Writers often refer to other texts through paraphrasing; when a text is paraphrased, it is re-written in the writer's own words and proper references are given.
If the paraphrasing is not done in a proper fashion, but resembles the source text (that is, the text on which it is based) too much, the risk of patchwriting occurs. Often, patchwriting is unintentional and it typically occurs when a paraphrase is too close to the original text, in structure as well as in style and vocabulary. Even if there is a reference to the source text, rewritings of source texts in the form of word-by-word substitution for synonyms are not acceptable, since they are not regarded as original text.
Rebecca Moore Howard (2001), who coined the term 'patchwriting,' states that
patchwriting comes from uneven reading comprehension: the student doesn't fully understand what she is reading and thus can't frame alternative ways for talking about its ideas. Or the student understands what she is reading but is new to the discourse. She merges her voice with that of the source to create a pastiche over which she exercises a new-found control. (para. 3)
Here lies the problem of patchwriting. Learning to write academic texts, writers struggle to acquire a new discipline-specific vocabulary and also a new style of phrasing their writing. As Howard indicates, if a text is too difficult for a writer who is attempting to paraphrase it, the risk of patchwriting increases.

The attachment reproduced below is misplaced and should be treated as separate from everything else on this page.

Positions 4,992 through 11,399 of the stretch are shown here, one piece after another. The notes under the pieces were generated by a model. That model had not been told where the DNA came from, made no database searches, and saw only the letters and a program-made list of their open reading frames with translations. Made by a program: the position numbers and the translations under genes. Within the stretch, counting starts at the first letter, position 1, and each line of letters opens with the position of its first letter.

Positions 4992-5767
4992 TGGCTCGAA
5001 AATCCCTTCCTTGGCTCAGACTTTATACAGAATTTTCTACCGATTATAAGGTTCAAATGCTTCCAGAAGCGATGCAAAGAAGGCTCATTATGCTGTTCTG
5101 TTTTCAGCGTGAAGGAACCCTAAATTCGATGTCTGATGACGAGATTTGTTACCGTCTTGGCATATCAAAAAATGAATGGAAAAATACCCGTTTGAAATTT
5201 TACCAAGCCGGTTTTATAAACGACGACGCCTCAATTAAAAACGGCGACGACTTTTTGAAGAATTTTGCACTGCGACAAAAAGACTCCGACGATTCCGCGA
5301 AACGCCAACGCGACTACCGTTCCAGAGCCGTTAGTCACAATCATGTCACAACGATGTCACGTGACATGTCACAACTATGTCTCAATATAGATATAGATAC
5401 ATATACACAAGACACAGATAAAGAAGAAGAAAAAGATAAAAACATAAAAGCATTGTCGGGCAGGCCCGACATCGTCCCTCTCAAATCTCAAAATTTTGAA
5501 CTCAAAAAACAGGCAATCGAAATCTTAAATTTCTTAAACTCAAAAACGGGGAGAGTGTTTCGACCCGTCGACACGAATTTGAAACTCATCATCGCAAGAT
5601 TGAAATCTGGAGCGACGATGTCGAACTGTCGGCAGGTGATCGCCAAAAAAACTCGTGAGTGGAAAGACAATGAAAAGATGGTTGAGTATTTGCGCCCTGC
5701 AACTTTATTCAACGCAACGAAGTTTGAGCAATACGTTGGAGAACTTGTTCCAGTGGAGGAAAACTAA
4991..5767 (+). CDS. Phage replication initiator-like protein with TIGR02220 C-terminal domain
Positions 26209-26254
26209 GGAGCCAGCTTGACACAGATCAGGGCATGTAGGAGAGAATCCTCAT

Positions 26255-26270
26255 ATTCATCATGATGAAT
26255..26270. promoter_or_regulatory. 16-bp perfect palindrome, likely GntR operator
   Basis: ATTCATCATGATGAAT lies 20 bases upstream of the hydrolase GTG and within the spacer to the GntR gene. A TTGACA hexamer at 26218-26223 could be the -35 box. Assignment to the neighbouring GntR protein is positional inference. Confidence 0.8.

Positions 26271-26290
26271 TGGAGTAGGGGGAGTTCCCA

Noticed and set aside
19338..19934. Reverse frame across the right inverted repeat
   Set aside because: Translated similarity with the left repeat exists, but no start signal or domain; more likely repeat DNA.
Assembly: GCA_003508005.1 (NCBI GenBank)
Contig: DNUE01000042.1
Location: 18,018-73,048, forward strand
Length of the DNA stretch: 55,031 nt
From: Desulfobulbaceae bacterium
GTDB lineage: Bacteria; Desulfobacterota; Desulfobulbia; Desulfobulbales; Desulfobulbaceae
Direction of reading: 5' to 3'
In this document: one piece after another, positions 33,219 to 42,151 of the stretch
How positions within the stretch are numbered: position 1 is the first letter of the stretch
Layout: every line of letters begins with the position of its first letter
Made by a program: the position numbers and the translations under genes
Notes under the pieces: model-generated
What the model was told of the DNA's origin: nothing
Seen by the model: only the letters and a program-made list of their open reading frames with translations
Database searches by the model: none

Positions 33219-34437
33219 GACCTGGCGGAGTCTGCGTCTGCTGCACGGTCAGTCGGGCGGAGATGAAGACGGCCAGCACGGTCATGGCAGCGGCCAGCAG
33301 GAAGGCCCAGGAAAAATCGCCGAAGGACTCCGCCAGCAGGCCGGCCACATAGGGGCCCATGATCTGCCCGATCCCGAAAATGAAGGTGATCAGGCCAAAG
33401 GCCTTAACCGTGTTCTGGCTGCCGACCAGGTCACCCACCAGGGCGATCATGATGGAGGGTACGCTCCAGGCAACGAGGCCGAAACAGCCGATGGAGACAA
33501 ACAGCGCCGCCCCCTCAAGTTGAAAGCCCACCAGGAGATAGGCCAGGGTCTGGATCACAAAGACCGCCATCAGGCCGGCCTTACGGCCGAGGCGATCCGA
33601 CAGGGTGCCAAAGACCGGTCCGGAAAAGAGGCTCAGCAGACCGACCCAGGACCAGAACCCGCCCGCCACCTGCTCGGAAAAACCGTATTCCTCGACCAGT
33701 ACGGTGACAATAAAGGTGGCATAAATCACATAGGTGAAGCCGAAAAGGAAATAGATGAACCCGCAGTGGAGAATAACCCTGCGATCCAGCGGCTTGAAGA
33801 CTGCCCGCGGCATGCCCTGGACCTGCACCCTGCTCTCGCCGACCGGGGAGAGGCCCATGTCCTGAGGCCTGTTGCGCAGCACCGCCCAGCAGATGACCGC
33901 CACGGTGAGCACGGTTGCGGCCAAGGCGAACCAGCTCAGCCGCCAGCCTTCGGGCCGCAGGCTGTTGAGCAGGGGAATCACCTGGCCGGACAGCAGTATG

In order to avoid patchwriting, careful handling of sources is, of course, essential, as well as knowledge about how to paraphrase. The basic rule of paraphrasing is to re-write the text in one's own words and give proper references to the source text.
If the writer wishes to use some phrasing from the source text, that portion of the text has to be quoted (that is, reproduced in an exact manner within quotation marks).
A study by Pecorari (2008) showed that student writers perceived patchwriting as "an alternative to quoting and paraphrasing which avoided the problems the writers associated with each" (p. 104). The students interviewed were afraid of quoting too much and thought that paraphrasing was difficult as it risked not doing justice to the source text.
Advice on how to paraphrase and quote in an efficient and correct manner is provided here: